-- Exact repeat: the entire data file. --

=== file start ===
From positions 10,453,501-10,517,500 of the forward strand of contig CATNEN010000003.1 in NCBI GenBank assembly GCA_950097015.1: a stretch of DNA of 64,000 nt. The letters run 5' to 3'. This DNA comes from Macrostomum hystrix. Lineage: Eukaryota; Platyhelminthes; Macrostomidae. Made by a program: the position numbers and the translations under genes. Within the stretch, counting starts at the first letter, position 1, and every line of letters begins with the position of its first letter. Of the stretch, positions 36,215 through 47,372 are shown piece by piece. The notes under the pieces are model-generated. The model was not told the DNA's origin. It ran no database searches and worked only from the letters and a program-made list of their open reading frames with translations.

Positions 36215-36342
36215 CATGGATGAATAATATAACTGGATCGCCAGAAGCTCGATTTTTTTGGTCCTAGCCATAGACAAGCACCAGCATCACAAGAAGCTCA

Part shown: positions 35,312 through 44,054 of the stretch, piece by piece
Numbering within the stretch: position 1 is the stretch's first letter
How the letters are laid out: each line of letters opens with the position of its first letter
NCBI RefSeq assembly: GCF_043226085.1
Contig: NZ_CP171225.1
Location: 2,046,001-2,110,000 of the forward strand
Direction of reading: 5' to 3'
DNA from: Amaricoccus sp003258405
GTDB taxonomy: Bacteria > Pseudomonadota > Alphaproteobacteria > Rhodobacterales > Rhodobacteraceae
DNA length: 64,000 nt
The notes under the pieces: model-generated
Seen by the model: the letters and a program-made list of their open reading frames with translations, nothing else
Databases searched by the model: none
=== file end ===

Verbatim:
From positions 10,453,501-10,517,500 of the forward strand of contig CATNEN010000003.1 in NCBI GenBank assembly GCA_950097015.1: a stretch of DNA of 64,000 nt. The letters run 5' to 3'. This DNA comes from Macrostomum hystrix. Lineage: Eukaryota; Platyhelminthes; Macrostomidae. Made by a program: the position numbers and the translations under genes. Within the stretch, counting starts at the first letter, position 1, and every line of letters begins with the position of its first letter. Of the stretch, positions 36,215 through 47,372 are shown piece by piece. The notes under the pieces are model-generated. The model was not told the DNA's origin. It ran no database searches and worked only from the letters and a program-made list of their open reading frames with translations.

Positions 36215-36342
36215 CATGGATGAATAATATAACTGGATCGCCAGAAGCTCGATTTTTTTGGTCCTAGCCATAGACAAGCACCAGCATCACAAGAAGCTCA

Part shown: positions 35,312 through 44,054 of the stretch, piece by piece
Numbering within the stretch: position 1 is the stretch's first letter
How the letters are laid out: each line of letters opens with the position of its first letter
NCBI RefSeq assembly: GCF_043226085.1
Contig: NZ_CP171225.1
Location: 2,046,001-2,110,000 of the forward strand
Direction of reading: 5' to 3'
DNA from: Amaricoccus sp003258405
GTDB taxonomy: Bacteria > Pseudomonadota > Alphaproteobacteria > Rhodobacterales > Rhodobacteraceae
DNA length: 64,000 nt
The notes under the pieces: model-generated
Seen by the model: the letters and a program-made list of their open reading frames with translations, nothing else
Databases searched by the model: none